At the recent Rare Lung Disease Conference in Cincinnati I made comments regarding my case of PAP and how estrogen receptor issues were the most likely cause. The majority of evidence points to my exposure to the highly potent, synthetic estrogen diethylstilbestrol (DES), while in the womb 57 years ago. I came to this conclusion after reading literally, thousands of studies while tied to an oxygen machine while waiting for a lavage.
I strongly believe that this study, and DES, should be considered by anyone with PAP.
"Estrogens have well-documented effects on lung development and physiology. However, the classical estrogen receptor (ERa) is undetectable in the lung, and this has left many unanswered questions about the mechanism of estrogen action in this organ. Here we show, both in vivo and in vitro, that ERb is abundantly expressed and biologically active in the lung. Comparisons of lungs from wild-type mice and mice with an inactivated ERb gene (ERb -/ -) revealed decreased numbers of alveoli in adult female ERb- /- mice and findings suggesting deficient alveolar formation as well as evidence of surfactant accumulation.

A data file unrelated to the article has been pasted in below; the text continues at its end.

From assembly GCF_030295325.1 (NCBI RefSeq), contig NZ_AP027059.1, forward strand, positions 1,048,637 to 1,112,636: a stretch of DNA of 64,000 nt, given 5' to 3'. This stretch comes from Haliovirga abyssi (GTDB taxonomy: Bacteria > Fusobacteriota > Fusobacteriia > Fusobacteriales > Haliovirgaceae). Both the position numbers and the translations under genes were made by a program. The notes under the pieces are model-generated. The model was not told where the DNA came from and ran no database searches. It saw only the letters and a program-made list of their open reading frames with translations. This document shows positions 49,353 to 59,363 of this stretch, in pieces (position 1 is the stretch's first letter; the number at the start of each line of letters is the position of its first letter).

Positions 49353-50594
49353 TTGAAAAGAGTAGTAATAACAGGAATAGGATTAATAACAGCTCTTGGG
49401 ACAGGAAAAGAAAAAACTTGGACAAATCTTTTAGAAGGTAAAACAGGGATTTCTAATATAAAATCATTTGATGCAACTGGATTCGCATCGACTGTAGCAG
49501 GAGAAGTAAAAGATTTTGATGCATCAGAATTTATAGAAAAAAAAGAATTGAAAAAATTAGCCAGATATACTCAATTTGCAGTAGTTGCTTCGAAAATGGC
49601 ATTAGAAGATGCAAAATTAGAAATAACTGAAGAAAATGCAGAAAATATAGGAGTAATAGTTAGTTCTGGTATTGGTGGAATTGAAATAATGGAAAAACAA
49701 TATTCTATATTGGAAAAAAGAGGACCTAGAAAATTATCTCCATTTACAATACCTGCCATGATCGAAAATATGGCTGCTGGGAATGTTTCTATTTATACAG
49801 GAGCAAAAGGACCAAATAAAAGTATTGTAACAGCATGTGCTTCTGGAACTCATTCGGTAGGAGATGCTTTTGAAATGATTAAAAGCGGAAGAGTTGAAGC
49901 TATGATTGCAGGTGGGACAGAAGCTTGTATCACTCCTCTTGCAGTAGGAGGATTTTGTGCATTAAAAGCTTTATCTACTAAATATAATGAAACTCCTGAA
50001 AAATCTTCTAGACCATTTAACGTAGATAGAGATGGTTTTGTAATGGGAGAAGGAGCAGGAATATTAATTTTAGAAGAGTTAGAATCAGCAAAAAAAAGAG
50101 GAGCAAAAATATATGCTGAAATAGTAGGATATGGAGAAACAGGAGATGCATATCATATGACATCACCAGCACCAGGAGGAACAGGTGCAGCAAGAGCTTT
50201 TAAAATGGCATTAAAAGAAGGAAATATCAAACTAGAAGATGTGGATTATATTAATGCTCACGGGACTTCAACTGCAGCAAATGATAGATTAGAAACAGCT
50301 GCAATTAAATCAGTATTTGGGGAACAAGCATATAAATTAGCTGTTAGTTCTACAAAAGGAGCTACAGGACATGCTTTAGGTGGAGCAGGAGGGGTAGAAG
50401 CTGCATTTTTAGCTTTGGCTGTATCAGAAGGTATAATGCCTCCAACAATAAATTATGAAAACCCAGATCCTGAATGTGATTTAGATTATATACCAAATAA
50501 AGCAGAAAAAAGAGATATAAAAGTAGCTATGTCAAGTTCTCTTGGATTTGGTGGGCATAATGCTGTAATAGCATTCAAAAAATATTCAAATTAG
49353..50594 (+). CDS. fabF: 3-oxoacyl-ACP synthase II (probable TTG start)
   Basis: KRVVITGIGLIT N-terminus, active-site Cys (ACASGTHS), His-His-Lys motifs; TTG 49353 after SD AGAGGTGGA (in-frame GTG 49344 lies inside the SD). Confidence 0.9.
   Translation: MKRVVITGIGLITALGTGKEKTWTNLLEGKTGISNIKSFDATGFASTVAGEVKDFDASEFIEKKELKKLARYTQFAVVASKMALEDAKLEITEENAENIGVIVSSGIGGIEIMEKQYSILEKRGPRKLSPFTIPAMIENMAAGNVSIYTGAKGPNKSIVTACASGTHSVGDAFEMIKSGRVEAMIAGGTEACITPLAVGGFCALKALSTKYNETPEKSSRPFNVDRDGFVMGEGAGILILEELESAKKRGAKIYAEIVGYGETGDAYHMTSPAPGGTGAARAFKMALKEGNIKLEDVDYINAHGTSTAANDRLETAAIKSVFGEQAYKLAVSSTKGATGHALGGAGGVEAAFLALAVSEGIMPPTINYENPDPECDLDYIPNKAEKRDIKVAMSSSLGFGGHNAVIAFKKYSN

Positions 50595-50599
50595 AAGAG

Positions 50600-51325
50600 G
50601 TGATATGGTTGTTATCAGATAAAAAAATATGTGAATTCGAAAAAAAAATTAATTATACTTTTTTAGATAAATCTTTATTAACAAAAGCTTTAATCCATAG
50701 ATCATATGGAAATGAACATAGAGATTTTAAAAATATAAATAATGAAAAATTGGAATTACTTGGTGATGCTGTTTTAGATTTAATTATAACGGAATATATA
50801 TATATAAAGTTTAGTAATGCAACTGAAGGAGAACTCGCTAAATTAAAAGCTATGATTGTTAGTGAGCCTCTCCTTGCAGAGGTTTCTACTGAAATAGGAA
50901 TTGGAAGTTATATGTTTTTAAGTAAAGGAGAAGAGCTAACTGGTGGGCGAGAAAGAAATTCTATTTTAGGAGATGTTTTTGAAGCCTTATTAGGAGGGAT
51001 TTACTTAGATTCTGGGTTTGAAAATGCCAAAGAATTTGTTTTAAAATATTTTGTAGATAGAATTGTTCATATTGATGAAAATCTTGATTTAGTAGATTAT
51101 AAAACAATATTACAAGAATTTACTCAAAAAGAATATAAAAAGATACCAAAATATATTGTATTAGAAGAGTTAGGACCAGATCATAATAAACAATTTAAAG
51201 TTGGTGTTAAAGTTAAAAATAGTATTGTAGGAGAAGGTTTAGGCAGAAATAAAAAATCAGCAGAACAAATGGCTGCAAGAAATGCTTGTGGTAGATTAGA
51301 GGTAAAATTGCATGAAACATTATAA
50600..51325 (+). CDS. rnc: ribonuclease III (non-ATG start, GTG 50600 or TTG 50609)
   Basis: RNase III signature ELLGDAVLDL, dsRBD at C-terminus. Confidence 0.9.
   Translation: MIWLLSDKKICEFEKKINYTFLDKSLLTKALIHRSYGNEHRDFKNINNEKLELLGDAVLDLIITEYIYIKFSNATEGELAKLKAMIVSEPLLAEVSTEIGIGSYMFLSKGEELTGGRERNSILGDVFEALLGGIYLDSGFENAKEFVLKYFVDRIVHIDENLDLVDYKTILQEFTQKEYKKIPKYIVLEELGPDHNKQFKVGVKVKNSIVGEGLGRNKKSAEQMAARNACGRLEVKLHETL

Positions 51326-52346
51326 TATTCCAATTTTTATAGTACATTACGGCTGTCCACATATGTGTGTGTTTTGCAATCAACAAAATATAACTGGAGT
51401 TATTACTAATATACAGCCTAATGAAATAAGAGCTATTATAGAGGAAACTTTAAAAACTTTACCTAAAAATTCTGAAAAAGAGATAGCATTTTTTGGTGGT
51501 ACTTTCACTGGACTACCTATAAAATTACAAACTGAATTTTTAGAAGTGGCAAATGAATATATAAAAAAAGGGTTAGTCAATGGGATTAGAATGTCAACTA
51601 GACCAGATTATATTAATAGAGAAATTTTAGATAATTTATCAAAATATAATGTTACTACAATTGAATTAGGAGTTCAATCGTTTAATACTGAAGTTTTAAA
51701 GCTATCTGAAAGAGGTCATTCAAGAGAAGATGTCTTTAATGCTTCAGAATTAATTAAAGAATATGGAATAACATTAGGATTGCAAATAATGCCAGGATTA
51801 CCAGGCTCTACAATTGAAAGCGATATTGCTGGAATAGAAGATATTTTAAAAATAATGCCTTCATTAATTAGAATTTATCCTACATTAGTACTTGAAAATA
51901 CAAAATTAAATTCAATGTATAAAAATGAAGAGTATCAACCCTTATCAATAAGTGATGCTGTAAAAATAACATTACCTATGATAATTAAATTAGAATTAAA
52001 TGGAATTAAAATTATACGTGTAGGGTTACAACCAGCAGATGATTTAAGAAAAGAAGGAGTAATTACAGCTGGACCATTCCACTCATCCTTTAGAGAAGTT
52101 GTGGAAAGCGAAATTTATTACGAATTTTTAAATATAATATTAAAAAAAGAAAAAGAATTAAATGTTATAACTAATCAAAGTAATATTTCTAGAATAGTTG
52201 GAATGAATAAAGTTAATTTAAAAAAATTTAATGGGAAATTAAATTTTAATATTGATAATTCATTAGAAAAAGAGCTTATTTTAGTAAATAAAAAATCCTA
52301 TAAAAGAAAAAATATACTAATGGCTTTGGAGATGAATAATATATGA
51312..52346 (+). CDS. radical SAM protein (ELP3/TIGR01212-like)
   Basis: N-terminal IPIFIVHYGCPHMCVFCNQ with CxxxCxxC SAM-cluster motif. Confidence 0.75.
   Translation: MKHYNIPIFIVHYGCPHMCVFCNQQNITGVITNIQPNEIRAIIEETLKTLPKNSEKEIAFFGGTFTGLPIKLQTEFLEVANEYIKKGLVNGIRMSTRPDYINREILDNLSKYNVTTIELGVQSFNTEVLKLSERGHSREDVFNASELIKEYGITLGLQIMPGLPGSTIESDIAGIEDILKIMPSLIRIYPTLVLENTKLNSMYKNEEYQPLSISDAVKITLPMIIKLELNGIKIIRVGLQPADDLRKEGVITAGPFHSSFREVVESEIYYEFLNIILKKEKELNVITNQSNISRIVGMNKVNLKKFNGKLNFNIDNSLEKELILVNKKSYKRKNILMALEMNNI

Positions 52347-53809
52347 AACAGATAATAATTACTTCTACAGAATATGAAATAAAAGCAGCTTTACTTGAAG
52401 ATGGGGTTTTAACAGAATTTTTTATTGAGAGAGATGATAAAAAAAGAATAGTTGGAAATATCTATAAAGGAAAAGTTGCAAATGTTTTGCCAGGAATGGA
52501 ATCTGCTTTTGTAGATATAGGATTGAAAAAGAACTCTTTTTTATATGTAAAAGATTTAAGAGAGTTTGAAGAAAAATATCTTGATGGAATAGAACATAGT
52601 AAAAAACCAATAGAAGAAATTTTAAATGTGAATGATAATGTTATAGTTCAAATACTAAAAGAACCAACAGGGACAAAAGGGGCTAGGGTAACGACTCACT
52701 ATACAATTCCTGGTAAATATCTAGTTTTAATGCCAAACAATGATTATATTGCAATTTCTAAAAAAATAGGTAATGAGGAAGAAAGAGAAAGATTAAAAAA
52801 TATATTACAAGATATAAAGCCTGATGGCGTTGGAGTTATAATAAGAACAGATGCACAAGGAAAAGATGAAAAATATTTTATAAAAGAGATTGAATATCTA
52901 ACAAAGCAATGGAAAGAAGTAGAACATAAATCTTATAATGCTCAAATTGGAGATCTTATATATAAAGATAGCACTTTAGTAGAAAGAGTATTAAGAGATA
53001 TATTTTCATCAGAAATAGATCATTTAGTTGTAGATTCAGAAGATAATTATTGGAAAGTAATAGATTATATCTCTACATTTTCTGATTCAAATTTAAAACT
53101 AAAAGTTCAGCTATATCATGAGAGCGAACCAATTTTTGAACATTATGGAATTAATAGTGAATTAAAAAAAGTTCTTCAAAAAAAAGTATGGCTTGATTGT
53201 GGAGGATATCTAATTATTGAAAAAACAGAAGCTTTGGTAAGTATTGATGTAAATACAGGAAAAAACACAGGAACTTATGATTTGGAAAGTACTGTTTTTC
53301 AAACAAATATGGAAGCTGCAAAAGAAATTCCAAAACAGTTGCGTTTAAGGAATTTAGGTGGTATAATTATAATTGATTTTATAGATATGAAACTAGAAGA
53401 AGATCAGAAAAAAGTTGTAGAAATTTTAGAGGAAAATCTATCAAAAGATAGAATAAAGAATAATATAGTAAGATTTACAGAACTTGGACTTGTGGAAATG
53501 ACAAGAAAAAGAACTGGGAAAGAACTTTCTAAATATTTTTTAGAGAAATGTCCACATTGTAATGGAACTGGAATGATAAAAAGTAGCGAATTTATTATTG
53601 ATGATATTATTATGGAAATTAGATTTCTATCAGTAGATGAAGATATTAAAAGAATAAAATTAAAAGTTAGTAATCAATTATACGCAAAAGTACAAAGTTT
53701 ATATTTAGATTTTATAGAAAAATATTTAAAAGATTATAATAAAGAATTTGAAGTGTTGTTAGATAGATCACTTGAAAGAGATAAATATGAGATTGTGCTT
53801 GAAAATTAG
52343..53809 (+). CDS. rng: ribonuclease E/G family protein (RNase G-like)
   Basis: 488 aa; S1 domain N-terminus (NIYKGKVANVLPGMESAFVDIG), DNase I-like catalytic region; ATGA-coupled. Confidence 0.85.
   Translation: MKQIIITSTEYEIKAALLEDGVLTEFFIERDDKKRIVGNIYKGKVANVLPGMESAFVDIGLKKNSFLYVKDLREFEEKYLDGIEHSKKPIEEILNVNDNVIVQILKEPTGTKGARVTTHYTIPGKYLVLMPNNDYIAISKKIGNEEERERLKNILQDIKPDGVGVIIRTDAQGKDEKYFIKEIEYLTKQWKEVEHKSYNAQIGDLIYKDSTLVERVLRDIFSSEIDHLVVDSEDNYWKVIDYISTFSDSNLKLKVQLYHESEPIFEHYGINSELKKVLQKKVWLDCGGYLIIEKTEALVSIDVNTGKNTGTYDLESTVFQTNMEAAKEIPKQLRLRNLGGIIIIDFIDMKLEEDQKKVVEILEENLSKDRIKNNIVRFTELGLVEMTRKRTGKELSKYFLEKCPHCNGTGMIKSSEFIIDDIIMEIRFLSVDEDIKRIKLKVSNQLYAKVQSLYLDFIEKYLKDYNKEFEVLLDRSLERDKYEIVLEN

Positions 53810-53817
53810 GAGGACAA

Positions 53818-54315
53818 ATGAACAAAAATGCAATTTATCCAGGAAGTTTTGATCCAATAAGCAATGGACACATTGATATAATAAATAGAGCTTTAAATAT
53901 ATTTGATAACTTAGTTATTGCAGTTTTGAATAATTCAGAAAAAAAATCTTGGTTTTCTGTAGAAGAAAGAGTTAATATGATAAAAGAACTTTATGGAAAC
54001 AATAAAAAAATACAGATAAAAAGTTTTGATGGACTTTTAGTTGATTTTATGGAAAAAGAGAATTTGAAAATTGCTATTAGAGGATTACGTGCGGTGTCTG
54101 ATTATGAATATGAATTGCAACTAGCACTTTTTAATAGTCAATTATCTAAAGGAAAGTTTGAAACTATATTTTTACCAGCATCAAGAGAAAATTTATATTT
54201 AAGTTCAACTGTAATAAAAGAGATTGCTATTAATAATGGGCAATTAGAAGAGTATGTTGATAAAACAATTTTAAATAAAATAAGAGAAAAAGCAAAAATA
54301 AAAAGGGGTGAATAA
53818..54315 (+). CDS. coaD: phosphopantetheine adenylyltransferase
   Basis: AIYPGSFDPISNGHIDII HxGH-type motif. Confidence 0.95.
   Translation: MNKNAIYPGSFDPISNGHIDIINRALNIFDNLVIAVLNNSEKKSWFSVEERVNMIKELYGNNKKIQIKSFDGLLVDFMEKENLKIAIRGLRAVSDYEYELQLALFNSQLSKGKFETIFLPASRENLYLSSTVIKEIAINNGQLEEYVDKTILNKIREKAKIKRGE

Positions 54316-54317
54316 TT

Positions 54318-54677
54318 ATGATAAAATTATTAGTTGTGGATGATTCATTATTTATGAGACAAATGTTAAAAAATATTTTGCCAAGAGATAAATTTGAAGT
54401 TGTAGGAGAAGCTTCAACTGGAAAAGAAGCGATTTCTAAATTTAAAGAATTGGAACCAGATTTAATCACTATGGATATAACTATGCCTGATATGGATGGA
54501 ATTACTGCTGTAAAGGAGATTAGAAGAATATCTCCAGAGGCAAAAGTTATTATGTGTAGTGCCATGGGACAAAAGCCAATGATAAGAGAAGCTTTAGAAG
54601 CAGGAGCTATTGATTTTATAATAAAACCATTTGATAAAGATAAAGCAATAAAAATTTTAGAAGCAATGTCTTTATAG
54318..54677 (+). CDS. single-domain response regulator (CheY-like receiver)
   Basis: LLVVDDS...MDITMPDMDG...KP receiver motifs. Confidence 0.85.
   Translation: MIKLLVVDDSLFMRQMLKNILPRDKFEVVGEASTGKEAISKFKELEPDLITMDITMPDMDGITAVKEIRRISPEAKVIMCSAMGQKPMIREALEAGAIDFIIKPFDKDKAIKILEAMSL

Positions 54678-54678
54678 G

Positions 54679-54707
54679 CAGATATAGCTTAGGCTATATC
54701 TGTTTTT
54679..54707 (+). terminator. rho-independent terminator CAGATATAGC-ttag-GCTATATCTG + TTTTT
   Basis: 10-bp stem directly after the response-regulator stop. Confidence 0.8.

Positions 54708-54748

Platelet- derived growth factor A (PDGF-A) and granulocyte-macrophage colony-stimulating factor (GM-CSF), key regulators of alveolar formation and surfactant homeostasis, respectively, were decreased in lungs of adult female ERb- /- mice, and direct transcriptional regulation of these genes by ERb was demonstrated.
This suggests that estrogens act via ERb in the lung to modify PDGF-A and GM-CSF expression.
These results provide a potential molecular mechanism for the gender differences in alveolar structure observed in the adult lung and establish ERb as a previously unknown regulator of postnatal lung development and homeostasis."
I believe our estrogen dependent biological systems were developed to a varied extent, in the womb, to run properly using the much more potent, synthetic estrogen DES; but after birth we only had the weaker and lower levels of the natural estrogen estradiol our bodies produce. I have 100 studies or more to back this up.
This is my case of PAP. But there are millions of others that were exposed to DES.
Why not more PAP cases? It all depends at what point, during your 9 months of gestation, the DES was given to your mother. Also, your symptom manifestation of exposure would depend on how high was the dosage, and how long did she receive the excess estrogen?
Millions were exposed, what condition they have would vary because only a rare few would have received or shared in common, the same dose, length of dosing or initiation point of treatment.
Just something to consider and give to your doctor.
Take care of yourselves, and each other!